The book, set in Kenya, follows a 19-year-old Black, White, and Jewish woman who travels to Egypt with a friend and ends up in Kenya where she falls in love with a Swahili Muslim man named Adé. After falling head-over-heels for each other, the couple plans to marry and reside in Kenya, but a growing civil war threatens to pull them apart.
The film, which many believe was inspired by Walker’s real life, will be produced by Bruce Cohen (American Beauty, Milk, Silver Linings Playbook), Jessica Leventhal, and Rebecca Walker.
The story seems like fodder for an interesting film, but the addition of Madonna as the director gives me pause.
Though I’m not completely opposed to White filmmakers telling Black women’s stories (see: how masterfully Steven Spielberg handled The Color Purple), Madonna’s past film credits do little to inspire confidence in her ability to handle a serious film (ehem, set in Africa).
Adé will be Madonna’s fourth time in the director’s chair (her third feature film), and the first since her 2011 effort, W.E., was lambasted by critics. Back then, Ann Hornaday of the Washington Post called W.E. a “gorgeous mess”, and veteran film critic Joe Williams declared Madonna “directed a potentially provocative story like a virgin.”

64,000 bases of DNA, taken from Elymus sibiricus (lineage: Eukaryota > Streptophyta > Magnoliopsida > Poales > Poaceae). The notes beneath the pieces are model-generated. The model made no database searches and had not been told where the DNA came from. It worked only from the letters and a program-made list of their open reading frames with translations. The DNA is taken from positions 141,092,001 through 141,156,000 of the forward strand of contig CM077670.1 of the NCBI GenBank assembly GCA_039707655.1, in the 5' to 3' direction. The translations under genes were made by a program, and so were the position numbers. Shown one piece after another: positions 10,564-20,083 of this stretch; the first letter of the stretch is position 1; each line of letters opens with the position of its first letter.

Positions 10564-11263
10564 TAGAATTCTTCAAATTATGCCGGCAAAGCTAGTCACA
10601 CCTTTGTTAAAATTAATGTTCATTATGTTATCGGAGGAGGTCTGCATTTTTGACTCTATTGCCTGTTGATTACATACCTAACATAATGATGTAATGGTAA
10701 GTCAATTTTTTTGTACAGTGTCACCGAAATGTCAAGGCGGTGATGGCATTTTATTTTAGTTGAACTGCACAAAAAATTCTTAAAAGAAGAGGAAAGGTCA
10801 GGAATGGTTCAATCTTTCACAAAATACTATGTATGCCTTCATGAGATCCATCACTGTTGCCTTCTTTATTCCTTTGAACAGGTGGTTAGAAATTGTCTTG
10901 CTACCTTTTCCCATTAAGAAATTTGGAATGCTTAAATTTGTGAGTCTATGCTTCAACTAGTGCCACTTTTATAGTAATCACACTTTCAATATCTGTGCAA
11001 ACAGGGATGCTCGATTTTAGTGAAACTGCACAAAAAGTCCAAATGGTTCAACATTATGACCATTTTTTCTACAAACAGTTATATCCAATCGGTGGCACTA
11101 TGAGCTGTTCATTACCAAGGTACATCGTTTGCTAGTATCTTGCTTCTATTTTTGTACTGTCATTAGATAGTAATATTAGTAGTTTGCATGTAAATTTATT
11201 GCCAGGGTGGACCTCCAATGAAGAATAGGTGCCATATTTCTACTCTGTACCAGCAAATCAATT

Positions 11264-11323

Madonna’s lack of storytelling skills is one thing, but coupled with her complicated history of associating with Blackness when it suits her (i.e. using a ‘Black Jesus’ and Black church choir in her controversial video for ‘Like A Prayer’; dating Dennis Rodman; adopting an Malawian child; calling her White son a “n*gga”), and her addition to the film feels like a bad idea.
While it remains to be seen if Madonna will turn Adé, into another “glorious mess” or if she’ll surprise critics and deliver a great film, I’m worried about leaving the telling of Black women’s stories in seemingly incompetent hands.
I mean, if someone outside of our sister circle is going to direct films about women of color, I’d prefer they were up to the task, not still trying to get their cinematic weight up.
What do you think? Who should tell Black women’s stories?